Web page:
Search Site   
News Stories at a Glance

Demand, supply remain steady in beef forecast

EPA withdraws proposed rule to garnish non-federal wages

California’s drought means better prices for Michigan

Rootworm, Palmer amaranth discussed at U of I field day

   
Archive
Search Archive  
   
Brown Swiss Cattle Breeders host 126th gathering in Iowa
By DOUG SCHMITZ
Iowa Correspondent

DES MOINES, Iowa — The Brown Swiss Cattle Breeders Assoc. of America (BSCBAA) will host its 126th convention July 12-15 at the Holiday Inn in downtown Dubuque, Iowa, which is one of three states owning the nation’s largest concentration of the dairy breed.

“Iowa continues to be a major producer of milk products,” said Iowa House Majority Leader Chuck Gipp (R-Decorah), a former Iowa Brown Swiss Assoc. member who’s one of three keynote speakers, along with Molly Pelzer, director of school nutrition for the Midwest Dairy Assoc. in Tipton, Iowa and Trent Loos, a Nebraska farmer and agricultural activist.

“Brown Swiss have gained in popularity as milk marketing has emphasized milk solids along with increases in production capabilities,” Gipp said last week about some of the topics he, Pelzer and Loss will address next month.

Gipp, who has served in the Iowa House since 1990 and as Majority Leader since 2002, said BSWCAA convention organizers asked him to speak next month because they wanted someone with a Brown Swiss background that could voice the industry’s goals.

“Since I have served in the Iowa House of Representatives since 1990 – the last four as Majority Leader, I qualified,” he said.

Gipp said he plans to speak about the challenges facing agricultural in a world where “the gap between the producers of food and the consumers of food have never been wider.”

Although Gipp’s family dairy business was started in 1941 by his father, Alvin, who immigrated from Germany in the late 1880s, Gipp previously owned A-G Swiss Farms, Inc., which he later founded as a Brown Swiss dairy operation in 1971, along with three of his five brothers, until the 250-head farm was dispersed in November 2004.

The Brown Swiss breed is one of the oldest dairy breeds in the world and originated in the valleys and mountain slopes of Switzerland before historic records began, the BSCBAA said. Today, many Brown Swiss can be found in Europe, with the largest concentration located in Wisconsin, Ohio and Iowa.

Founded in 1880, the BSCBAA started as a group of Brown Swiss breeders in Worcester, Mass. who established an official herd book for Brown Swiss cattle in the United States.

According to the association, from 1881 to 1942, a herd record book was published, listing all animals registered and transferred. Currently, an elaborate computer network stores and updates all registration information.

Headquartered in Beloit, Wis., the association said Brown Swiss registrations totaled 9,957 in 2001 and 5,056 cattle were transferred. In 2001, there were 942 active national members in the BSCBAA throughout the United States.

“Demand for registered Brown Swiss continues to soar as 977 people purchased their first Brown Swiss,” the BSCBAA said. “The jump in new Brown Swiss owners is a real testimonial to the nation-wide enthusiasm for Brown Swiss.”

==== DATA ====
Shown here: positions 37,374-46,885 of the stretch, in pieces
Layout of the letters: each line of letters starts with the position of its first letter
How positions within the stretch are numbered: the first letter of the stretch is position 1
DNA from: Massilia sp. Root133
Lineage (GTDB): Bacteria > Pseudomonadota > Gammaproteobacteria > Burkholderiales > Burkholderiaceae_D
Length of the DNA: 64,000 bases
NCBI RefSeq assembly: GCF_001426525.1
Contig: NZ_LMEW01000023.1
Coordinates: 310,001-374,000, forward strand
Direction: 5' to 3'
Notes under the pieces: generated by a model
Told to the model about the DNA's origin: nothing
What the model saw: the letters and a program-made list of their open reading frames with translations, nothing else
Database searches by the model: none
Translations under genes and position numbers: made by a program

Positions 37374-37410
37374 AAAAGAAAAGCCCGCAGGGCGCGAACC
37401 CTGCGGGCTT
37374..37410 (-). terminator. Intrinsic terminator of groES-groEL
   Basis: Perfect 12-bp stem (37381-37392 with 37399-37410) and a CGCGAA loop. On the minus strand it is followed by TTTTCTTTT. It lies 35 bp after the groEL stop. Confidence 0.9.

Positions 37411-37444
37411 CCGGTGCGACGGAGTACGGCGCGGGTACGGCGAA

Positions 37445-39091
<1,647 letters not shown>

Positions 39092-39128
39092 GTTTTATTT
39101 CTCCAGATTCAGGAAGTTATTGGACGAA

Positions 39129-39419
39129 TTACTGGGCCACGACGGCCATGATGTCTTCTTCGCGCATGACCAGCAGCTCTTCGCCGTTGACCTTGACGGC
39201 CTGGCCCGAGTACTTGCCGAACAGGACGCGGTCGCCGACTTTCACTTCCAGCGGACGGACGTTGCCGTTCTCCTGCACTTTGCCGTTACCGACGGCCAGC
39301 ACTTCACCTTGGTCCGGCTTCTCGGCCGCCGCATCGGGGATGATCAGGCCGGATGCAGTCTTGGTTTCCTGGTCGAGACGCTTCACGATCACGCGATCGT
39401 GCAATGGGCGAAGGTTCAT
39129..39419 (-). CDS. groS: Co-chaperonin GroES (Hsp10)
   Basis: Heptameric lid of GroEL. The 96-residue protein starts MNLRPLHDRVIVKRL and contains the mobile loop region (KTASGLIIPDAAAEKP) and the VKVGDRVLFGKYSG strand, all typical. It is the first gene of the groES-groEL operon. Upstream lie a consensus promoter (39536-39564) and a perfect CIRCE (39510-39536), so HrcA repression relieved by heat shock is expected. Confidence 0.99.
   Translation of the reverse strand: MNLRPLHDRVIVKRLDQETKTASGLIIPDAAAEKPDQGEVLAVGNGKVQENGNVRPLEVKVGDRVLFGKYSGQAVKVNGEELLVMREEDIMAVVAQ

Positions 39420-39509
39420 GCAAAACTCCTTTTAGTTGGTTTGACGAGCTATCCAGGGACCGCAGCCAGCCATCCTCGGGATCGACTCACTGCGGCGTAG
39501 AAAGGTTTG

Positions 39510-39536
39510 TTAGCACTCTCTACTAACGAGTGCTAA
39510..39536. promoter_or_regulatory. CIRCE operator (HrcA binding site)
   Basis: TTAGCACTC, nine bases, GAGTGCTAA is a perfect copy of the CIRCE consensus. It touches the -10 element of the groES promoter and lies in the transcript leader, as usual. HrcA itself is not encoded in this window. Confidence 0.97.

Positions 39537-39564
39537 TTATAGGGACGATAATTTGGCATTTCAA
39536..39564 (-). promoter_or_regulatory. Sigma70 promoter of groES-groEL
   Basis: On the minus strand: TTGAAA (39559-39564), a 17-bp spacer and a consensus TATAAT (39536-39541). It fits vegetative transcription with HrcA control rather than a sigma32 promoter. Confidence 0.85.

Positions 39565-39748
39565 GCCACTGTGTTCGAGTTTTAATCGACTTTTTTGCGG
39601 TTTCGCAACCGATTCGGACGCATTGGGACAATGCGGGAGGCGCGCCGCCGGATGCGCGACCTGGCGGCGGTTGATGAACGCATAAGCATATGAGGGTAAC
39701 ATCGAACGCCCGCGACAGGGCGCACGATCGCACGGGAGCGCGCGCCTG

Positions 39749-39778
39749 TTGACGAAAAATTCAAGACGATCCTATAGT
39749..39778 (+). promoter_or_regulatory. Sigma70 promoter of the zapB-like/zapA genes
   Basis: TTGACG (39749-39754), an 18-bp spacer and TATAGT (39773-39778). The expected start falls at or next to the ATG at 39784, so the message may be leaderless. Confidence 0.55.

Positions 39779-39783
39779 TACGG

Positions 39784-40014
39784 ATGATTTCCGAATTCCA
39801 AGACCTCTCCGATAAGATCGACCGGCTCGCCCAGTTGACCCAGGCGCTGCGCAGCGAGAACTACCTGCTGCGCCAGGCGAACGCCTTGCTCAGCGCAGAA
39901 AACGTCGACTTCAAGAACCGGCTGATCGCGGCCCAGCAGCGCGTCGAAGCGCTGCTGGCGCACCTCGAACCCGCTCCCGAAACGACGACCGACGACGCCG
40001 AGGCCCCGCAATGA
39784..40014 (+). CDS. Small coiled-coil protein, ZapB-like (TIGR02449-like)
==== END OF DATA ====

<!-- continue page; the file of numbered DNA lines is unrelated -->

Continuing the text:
The USDA said Brown Swiss cattle have made tremendous milk production increases over the last few years. In 2005, Brown Swiss milk production per cow increased 152 pounds – more than any other dairy breed, with the average 305-day ME pounds of milk production in the Brown Swiss breed at 21,127 (DHIR).

Milk producers throughout the world are adding Brown Swiss to their herds daily because of the good milk, protein and butter fat production, and “their correct feet and legs that allow them to stay in the milking herd for more lactations than many other breeds,” the BSCBAA added.

Bruce Telleen, the BSCBAA convention cochair in Monticello, Iowa, said Iowa has been one of the nation’s top dairy states for not only the registrations but also for the quality of Brown Swiss that Iowa breeders have continued to raise and exhibit at the national shows, which includes the World Dairy Expo.

“We also take pride that our Iowa herds continue to rank very high in milk production,” he said.

Pelzer said Iowa schools have worked with their milk processors to introduce the New Look of School Milk, which Pelzer will highlight at the convention.

“Schools that have adopted the New Look of School Milk report increased milk sales and consumption,” she said.

Twenty-five years ago, Iowa hosted the national convention in Des Moines and started the “FUN Sale,” which centers on dairy memorabilia.

Telleen said the first sale brought in $4,300 and has continued to grow. It has already raised in excess of $200,000, which is directed to youth programs. On Thursday evening at 6:30 p.m., they will celebrate their 25th Anniversary FUN Sale.

The 126th Brown Swiss convention and trade show will also sponsor the Iowa Convention National Sale, which will be at 11 a.m. on Saturday, July 15 at the Dubuque County Fairgrounds, featuring some of the nation’s deepest pedigreed Brown Swiss cattle, with over 70 head on the auction block.

Loos, who couldn’t be reached for comment, will speak at a banquet on Friday evening to encourage Brown Swiss producers to share their dairy stories.

For more information about the convention, contact Luanne Barber of the Iowa Brown Swiss Assoc. at 563-659-5356. The registration deadline for the convention is July 1.

This farm news was published in the June 28, 2006 issue of Farm World, serving Indiana, Ohio, Illinois, Kentucky, Michigan and Tennessee.

6/28/2006